Raed Arafat: The congress was high-quality; over 20 Romanian medical doctors from various fields participated, emergency medicine, oncology, surgery, obstetrics and gynecology, anaesthesis... each presenting a paper. Also, the Palestinian counterparts presented papers and explanations on the manner in which their system operates. This conference will become similar to the Romanian-Jordanian medical one, every two years, and I definitely believe that it will become a tradition, same as the one now reaching the tenth edition between the Romanian and the Jordanian side. All those who came here voiced their gratefulness for the way they were treated because everything was done at the invitation of the Palestinian side, which has also funded the transport and accommodation, and I can tell you that it was an experience exchange that must be strengthened in the medical area. We have opened a path that will never close, but will broaden and include various collaboration areas, humanitarian, necessity, such as civil medicine or protection, where it is natural not to have borders. I am glad that the visit of Mr Foreign Minister Teodor Melescanu, who had been here about two weeks before, opened the path for such things. Because, we must admit, it was extremely important that Mr Ambassador Tirlea took over his duties three weeks before and then he immediately received the official visit of Mr Melescanu, then this action was organised, the Palestinian-Romanian Congress, with all the official meetings. It was a major step of collaboration which might even bear fruit and this is what we are planning, for it not to be just a visit with talks, but one leading to pragmatic actions.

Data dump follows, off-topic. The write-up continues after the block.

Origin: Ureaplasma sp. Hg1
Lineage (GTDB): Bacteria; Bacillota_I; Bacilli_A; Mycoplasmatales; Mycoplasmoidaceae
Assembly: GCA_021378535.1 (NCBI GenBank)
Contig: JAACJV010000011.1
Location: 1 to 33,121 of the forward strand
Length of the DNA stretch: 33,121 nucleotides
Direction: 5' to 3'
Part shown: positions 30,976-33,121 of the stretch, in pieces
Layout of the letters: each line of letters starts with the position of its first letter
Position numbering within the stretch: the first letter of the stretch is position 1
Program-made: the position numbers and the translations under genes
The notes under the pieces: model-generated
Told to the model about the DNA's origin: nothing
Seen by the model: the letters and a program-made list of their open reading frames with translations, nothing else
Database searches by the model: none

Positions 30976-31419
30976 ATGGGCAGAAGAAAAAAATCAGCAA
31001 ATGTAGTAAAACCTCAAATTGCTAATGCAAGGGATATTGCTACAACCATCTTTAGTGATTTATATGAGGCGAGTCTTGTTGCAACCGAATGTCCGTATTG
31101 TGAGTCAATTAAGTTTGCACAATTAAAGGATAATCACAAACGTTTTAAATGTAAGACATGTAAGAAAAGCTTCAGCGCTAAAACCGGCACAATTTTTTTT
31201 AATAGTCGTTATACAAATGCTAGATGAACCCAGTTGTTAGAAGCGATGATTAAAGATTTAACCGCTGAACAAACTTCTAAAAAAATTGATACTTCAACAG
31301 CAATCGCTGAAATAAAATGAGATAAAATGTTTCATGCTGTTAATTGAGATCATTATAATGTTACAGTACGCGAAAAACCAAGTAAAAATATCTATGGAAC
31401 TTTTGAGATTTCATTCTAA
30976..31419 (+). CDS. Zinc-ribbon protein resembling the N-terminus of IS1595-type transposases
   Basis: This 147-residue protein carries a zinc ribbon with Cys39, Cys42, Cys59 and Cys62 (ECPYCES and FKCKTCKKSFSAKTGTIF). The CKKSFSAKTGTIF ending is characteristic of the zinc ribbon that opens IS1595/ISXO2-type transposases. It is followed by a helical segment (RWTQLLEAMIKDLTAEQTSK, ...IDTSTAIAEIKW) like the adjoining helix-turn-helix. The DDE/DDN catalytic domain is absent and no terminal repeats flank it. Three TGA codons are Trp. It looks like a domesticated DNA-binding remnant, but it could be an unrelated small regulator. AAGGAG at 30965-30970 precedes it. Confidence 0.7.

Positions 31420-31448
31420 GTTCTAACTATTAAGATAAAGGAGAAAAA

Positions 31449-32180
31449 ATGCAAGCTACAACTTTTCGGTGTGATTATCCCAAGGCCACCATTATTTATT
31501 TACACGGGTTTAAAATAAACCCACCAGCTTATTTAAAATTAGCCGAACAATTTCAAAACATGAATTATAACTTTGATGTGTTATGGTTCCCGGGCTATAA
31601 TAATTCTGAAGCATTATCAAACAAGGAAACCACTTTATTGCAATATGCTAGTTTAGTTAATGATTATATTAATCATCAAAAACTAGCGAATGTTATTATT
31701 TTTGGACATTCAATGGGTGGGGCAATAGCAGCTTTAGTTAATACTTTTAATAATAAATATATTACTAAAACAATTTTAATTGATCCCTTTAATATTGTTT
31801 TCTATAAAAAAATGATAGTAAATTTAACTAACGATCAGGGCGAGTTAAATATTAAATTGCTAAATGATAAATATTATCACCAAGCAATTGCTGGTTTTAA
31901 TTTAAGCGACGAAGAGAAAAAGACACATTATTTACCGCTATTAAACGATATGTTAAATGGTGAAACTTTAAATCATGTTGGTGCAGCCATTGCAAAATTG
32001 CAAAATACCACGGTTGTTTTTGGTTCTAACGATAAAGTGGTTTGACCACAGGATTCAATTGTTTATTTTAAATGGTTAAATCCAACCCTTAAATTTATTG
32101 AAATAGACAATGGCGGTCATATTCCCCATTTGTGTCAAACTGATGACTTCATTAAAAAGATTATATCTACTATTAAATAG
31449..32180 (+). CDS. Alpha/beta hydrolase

AGERPRES: During the visit you paid to the Fire Department in Nablus you had the opportunity to stand by the side of the firefighters' tanker you volunteered on as a teenager. How did that make you feel?